In April of 1911, Eagle Rock voters decided to incorporate as an independent city and in early 1914 a group of citizens organized to secure a library for the community. Previously Anna Swan had maintained a small County Library in her dry goods store on Colorado Boulevard.
W.L. Miller began to publish articles in The Sentinel advocating that Eagle Rock should have a Carnegie library. He also went to the 20th Century Club and the PTA for help in organizing this effort. The first library board consisted of five citizens who applied to the Carnegie Corporation for funds. Carnegie authorities had apparently never heard of Eagle Rock, but through the pressure of these citizens who stressed the future growth of the community, the request was granted.
The selection of a site for the new library followed one of the most intensive ballot battles ever undertaken in the community. Three sites were considered and finally the site at Colorado and Rockland won by 84 out of a total of 809 votes cast. The building was designed by local artist Conrad Buff and construction was immediately begun. The Eagle Rock Library was formally opened on April 1, 1915 with Blanche Gardiner as its first librarian.
In addition to hundreds of donated books, the County continued to supply books for six months after the opening. The Library Board then chose to withdraw from County sponsorship and become independent. Subsequently the book collection grew rapidly and circulation increased from about 1,800 to 18,000 by 1941 when Mrs. Gardiner retired.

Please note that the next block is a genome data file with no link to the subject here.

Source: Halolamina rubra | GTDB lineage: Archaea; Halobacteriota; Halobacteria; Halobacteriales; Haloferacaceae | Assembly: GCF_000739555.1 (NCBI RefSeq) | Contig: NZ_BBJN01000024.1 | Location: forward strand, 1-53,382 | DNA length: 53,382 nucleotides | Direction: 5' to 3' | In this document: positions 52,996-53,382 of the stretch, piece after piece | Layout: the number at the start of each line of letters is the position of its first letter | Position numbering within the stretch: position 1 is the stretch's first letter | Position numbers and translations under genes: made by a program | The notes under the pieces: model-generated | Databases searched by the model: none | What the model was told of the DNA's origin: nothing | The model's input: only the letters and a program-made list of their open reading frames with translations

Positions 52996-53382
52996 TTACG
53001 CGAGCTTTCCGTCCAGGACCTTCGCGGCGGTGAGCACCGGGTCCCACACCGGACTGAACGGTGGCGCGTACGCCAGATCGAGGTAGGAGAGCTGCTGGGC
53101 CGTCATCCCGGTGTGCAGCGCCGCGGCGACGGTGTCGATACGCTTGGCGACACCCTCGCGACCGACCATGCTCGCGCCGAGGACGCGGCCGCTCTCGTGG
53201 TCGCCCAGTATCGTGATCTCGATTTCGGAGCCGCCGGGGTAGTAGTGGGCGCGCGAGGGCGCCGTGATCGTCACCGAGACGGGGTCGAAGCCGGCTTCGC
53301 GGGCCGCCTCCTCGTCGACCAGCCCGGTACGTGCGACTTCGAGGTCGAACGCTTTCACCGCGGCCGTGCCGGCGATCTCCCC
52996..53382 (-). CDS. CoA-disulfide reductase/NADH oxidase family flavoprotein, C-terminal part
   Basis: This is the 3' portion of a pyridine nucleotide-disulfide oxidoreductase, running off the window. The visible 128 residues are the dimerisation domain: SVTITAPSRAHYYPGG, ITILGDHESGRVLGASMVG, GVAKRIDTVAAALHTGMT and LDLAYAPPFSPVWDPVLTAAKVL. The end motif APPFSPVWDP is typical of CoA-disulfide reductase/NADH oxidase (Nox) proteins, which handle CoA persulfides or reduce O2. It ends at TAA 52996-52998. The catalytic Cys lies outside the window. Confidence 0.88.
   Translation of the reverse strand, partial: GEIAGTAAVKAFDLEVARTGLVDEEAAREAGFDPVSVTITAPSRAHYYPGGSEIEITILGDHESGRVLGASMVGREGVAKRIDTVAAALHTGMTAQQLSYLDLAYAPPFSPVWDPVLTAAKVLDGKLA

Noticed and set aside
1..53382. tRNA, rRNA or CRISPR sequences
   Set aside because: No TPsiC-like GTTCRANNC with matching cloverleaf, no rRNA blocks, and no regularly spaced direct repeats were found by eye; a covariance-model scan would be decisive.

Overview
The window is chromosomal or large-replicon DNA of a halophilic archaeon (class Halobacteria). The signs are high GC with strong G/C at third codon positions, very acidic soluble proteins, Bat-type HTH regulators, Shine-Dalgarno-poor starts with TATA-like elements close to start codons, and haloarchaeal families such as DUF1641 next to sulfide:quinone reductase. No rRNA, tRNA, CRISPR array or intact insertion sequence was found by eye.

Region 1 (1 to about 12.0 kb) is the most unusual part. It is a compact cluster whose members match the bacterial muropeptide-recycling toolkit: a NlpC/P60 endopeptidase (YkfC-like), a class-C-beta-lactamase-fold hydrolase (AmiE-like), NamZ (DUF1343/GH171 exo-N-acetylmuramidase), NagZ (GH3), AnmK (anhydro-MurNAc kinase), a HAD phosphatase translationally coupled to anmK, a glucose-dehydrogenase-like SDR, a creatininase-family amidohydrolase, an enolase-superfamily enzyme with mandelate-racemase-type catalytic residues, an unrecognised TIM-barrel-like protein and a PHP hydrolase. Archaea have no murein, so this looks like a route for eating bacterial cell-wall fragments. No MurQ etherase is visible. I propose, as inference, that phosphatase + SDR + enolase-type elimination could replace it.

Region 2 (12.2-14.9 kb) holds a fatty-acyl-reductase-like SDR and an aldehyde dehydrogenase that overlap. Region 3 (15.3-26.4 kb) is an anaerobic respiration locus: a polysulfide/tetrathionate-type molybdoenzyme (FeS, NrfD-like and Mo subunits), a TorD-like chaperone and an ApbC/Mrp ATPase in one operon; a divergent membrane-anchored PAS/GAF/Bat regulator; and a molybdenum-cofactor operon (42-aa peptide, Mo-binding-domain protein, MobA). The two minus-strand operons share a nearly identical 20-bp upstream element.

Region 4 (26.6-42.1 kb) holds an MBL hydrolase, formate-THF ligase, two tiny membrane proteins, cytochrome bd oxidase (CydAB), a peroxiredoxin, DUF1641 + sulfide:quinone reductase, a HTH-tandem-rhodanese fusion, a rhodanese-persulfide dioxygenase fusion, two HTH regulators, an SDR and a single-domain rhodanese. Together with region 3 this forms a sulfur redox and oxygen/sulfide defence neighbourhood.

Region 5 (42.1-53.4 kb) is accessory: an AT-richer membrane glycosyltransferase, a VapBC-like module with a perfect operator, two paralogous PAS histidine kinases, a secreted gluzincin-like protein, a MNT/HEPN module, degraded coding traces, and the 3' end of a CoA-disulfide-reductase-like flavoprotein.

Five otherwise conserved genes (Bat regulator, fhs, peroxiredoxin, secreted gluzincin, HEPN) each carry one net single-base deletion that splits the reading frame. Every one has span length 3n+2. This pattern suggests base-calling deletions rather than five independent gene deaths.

In 1923 Eagle Rock was annexed by the city of Los Angeles and the library became a branch of the Los Angeles Public Library. In 1927 a new, larger building replaced the original Carnegie library which had become inadequate in space and equipment. This new building was opened on July 25, 1928.
In February, 1971, along with much of Los Angeles, the Library suffered structural damage making it unsafe for continued use. Given the potential cost of repairs as well as the need for more space, parking, and handicapped access, a new library was deemed to be the best solution. The current building on Caspar Avenue opened in 1981, with dedication ceremonies held on October 3. The old building on the original site on Colorado Boulevard was fully renovated and is now the Center for the Arts, Eagle Rock.
Source: LeClere, Dr. Mary. Story of the Old Carnegie: Eagle Rock gets its library. Eagle Rock Valley Historical Society.
Photographs from the Los Angeles Public Library Security Pacific National Bank Historic Photograph Collection.